Gaming, Social Media Drive the Need for a Shift in Mobile Services

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If you’ve been paying attention over the last decade, you know the communications landscape has completely shifted from a world of land-lines and busy-signals to one completely dominated by cellphones and the internet. Mobile usage has become such a way of life in the States that many experts claim we might even be addicted to our cellphones, reporting that 73% of Americans would panic if they lost their phones. What’s behind the our inundation with mobile devices, and what does it mean for American businesses?

Mobile for Every Girl and Boy

As mobile phones evolved from bulky contraptions the size of walkie-talkies to powerful handheld devices that can fit in your back pocket, they have completely taken the world by storm. The most recently available statistics show that 91% of all Americans have a cellphone, with at least 60% having a smartphone.

Smartphones, more than any other device, are driving mobile consumption in a way few could have predicted just a few years ago. While people still make phone calls, it seems that every year brings with it more mobile users who eschew voice-to-voice communication in favor of text messages and e-mails sent from their phones. The average American sends 67 texts per day.

Current Mobile Trends

While this shift in communications format is staggering, the fact that an increasing number of people are using their phones for leisure instead of communication is particularly interesting, especially to makers mobile apps. In a single fiscal quarter in 2013, Facebook earned $213 million in revenue through its users playing games on the social media behemoth. Overall, app usage on cell phones increased by 115% in 2013; game usage spiked by 66%.

Despite mobile gaming’s meteoric rise in popularity, the true winners of the mobile app race are social media platforms and productivity tools. The former saw usage increase by 203%, with the latter earning a 149% spike in usage. While mobile usage warrants its own in-depth study, it doesn’t take a lengthy research paper to see that all of this adds-up to a world where desktop computing is increasingly outdated and redundant.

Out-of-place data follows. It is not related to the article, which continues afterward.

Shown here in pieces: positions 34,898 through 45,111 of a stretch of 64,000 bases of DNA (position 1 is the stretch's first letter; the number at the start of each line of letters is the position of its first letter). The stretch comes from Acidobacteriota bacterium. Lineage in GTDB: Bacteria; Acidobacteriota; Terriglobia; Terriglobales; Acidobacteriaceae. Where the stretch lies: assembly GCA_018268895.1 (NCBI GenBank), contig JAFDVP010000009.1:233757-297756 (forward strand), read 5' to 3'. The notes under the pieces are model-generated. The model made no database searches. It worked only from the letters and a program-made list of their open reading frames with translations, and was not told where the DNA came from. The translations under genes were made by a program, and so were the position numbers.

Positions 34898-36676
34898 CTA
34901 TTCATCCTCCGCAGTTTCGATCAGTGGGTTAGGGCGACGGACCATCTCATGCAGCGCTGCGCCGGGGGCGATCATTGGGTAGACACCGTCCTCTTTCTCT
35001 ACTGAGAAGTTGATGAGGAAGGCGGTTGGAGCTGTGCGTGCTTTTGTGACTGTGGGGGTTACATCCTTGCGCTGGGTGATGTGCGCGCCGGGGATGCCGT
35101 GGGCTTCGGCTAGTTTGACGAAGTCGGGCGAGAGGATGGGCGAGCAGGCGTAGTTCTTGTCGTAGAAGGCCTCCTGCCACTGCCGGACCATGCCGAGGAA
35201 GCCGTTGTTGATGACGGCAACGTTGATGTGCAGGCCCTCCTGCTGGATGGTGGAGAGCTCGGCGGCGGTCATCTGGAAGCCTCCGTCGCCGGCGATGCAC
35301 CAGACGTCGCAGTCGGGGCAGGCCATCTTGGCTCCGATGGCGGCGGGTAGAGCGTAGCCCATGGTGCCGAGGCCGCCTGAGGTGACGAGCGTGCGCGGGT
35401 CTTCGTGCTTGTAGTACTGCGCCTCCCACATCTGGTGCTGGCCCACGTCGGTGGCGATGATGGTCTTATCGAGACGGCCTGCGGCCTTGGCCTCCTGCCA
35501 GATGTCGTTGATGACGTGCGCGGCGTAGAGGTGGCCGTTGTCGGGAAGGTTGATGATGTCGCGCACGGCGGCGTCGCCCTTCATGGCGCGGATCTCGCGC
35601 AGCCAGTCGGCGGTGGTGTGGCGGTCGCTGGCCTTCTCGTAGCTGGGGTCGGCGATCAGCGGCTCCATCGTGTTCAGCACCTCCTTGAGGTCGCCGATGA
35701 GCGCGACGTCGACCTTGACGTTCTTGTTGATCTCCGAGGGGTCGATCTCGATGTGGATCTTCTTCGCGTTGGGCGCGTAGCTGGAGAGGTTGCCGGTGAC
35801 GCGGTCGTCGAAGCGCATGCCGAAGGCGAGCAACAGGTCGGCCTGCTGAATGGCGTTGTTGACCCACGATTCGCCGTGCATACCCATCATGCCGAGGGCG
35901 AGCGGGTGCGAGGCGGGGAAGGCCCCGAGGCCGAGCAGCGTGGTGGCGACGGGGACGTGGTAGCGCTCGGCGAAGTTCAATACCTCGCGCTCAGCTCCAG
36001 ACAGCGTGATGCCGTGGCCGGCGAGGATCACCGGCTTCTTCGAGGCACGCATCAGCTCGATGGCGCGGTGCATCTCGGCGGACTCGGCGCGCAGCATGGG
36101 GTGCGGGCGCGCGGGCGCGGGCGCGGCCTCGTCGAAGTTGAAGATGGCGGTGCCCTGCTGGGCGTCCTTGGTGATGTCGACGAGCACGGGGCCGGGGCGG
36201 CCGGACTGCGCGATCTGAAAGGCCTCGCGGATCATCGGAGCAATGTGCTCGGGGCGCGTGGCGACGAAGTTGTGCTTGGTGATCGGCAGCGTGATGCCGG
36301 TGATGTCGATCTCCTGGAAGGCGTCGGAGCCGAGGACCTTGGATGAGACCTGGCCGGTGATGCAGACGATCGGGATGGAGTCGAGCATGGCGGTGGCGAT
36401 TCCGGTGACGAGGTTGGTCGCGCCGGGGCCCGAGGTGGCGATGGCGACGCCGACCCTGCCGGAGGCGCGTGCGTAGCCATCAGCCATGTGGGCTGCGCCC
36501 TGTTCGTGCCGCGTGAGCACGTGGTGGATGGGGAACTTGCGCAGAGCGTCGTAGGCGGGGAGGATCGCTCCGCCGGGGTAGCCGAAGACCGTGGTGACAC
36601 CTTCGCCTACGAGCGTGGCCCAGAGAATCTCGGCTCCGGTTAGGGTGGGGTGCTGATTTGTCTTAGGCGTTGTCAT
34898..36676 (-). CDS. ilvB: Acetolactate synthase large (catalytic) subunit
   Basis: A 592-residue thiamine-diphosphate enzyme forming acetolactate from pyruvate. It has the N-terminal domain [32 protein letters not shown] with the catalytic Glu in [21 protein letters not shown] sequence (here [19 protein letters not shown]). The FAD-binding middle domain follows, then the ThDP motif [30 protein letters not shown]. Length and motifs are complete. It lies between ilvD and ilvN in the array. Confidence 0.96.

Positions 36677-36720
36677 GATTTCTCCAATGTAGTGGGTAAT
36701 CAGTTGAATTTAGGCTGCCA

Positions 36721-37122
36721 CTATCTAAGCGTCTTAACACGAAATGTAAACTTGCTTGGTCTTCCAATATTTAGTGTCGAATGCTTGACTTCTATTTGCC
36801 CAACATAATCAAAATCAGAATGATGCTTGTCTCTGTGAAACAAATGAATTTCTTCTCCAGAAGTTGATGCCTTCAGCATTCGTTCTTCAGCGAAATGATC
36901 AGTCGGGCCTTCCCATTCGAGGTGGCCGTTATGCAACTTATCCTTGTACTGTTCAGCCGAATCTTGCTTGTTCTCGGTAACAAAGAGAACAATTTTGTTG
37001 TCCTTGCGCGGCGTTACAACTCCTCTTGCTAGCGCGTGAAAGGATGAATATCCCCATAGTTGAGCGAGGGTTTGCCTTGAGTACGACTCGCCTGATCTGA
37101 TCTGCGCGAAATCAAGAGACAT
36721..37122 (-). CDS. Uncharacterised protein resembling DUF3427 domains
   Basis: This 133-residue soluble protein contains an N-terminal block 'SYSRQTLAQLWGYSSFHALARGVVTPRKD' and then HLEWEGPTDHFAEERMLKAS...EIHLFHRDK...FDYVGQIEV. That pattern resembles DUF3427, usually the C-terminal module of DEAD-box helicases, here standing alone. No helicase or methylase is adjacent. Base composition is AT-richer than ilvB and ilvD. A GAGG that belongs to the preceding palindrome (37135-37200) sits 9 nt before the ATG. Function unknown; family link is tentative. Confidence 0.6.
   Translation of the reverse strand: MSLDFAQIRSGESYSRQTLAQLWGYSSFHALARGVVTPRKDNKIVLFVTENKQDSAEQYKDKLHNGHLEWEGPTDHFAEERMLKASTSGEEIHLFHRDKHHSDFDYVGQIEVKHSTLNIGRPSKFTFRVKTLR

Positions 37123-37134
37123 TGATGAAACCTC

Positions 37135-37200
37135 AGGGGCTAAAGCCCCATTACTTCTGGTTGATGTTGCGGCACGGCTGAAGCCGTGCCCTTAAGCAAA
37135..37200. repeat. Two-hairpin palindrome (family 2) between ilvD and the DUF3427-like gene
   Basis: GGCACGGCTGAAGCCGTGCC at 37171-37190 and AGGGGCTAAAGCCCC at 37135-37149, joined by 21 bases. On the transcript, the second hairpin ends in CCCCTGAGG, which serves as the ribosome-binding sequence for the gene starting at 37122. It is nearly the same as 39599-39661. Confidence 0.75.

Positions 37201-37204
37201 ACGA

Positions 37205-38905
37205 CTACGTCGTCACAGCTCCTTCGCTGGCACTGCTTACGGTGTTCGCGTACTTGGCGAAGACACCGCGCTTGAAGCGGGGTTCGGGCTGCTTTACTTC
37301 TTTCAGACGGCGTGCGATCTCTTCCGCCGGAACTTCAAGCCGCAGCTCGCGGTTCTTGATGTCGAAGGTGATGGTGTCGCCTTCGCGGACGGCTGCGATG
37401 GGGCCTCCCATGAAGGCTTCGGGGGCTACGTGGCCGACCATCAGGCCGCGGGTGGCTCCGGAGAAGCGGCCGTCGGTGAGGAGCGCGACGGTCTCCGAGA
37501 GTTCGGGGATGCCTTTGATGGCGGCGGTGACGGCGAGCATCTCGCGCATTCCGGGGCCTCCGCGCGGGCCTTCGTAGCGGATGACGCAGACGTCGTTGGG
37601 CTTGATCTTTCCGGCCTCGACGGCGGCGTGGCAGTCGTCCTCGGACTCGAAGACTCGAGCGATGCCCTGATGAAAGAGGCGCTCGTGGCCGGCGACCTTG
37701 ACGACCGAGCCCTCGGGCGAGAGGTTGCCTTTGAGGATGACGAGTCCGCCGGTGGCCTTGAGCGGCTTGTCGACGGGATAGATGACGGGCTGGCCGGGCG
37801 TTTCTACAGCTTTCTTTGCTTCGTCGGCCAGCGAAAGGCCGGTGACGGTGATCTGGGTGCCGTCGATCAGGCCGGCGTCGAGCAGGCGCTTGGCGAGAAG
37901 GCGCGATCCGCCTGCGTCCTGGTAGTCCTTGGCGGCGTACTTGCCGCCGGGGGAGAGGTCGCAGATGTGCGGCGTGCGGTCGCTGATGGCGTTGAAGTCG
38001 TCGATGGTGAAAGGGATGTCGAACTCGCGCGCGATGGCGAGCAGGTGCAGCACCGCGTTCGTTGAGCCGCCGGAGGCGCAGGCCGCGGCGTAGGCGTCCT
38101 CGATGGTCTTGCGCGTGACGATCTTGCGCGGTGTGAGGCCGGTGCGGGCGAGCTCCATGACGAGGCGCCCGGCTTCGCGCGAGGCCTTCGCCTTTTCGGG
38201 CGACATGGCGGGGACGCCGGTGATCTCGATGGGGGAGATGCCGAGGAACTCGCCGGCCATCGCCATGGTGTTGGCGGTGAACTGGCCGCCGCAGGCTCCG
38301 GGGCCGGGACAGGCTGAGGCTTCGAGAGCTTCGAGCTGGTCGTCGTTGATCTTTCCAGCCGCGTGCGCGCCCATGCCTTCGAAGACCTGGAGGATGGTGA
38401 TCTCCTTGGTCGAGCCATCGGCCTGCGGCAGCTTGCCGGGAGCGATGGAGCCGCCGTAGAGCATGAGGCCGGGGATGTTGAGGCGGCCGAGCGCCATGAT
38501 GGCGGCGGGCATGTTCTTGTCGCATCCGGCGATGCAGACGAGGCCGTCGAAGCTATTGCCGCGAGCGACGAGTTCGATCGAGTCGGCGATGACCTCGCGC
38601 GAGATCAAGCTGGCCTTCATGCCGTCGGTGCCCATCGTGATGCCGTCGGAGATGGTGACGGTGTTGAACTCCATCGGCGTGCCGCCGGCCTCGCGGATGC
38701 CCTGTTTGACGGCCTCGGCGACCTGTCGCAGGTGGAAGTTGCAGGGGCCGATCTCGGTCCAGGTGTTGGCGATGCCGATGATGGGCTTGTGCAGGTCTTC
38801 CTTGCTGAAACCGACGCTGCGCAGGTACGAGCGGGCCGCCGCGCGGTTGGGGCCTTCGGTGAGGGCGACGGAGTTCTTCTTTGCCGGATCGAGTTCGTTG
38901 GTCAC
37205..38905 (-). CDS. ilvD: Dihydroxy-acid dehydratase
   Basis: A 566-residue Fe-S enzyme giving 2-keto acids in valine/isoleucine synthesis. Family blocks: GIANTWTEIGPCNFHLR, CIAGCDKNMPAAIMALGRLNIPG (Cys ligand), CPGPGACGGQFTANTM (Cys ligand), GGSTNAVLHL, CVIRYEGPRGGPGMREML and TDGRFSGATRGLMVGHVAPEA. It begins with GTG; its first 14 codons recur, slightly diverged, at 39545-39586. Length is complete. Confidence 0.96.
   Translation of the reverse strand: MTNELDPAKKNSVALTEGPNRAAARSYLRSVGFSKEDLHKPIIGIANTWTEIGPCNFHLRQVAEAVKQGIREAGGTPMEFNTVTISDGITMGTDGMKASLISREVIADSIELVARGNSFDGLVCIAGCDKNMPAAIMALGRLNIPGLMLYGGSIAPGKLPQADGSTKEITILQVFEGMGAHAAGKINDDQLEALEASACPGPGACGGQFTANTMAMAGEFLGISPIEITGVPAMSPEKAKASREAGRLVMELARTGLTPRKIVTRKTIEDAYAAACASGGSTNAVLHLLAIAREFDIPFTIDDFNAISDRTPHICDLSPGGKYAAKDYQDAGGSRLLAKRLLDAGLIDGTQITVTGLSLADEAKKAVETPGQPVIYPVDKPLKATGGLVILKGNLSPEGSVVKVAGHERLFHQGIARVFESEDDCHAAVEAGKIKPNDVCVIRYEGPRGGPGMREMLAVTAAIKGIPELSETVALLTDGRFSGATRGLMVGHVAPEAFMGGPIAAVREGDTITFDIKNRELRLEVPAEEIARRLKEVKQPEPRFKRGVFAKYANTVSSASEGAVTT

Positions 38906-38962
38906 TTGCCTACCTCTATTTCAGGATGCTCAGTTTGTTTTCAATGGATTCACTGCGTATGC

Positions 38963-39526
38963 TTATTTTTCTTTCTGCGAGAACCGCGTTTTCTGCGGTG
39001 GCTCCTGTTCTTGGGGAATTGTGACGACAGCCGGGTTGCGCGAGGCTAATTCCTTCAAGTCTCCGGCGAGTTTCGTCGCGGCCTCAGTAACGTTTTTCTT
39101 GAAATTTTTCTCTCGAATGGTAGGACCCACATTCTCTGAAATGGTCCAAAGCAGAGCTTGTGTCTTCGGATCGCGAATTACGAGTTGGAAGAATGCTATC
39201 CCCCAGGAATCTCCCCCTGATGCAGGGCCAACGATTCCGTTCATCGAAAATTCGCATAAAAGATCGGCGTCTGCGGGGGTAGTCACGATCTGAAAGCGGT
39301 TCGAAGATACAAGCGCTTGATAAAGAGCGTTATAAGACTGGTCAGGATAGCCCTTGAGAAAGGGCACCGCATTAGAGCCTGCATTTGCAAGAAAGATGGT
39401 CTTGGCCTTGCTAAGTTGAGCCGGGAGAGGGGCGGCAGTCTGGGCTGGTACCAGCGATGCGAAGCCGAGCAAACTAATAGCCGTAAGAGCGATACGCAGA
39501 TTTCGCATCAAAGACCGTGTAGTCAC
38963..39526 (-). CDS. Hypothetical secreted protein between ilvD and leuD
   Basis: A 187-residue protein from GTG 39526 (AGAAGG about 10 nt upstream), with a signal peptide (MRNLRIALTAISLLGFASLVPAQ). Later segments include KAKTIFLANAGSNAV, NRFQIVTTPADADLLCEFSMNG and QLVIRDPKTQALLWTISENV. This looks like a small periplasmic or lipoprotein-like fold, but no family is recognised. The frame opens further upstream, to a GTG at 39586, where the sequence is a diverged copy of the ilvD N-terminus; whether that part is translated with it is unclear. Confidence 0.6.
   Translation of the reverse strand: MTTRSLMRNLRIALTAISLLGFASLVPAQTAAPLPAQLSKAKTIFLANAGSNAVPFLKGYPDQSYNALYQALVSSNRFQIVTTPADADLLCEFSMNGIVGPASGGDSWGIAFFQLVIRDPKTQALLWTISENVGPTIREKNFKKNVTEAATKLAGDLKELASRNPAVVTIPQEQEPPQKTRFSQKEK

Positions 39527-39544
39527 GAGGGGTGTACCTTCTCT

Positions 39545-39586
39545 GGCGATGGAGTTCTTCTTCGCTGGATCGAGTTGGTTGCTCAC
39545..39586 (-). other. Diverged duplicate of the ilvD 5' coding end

Mobile Providers Have Taken Notice

The world’s ever-increasing adoption of mobile doesn’t just affect social media corporations or software engineers. As the market has shifted and grown, so, too, have service providers had to evolve to keep up with the times. T-Mobile, for example, has cut mandates requiring customers wait for the full two-years to elapse before they can upgrade their phones, ensuring they can access the latest and greatest hardware and applications whenever they want.

Solavei, a newer, smaller service provider, popped-up in 2012 to offer American mobile fans a smarter, cheaper way to game, text, and hop online using their favorite devices. The company offers service for as low as $49 per month, access to all of the newest phones on the market, and the ability for users to earn money by recruiting others. Within a year, the service had signed-up 250,000 users, earning approximately $67 million in revenue.

The point proven by the success of Solavei’s unique service and T-Mobile’s new way of doing things is simple: mobile providers need to change with the technology, not stand as bulwarks against inevitable technological innovation. Just as web marketers should see the opportunity in a more app-obsessed mobile world, so should service providers see the advantages this brave new world offers.

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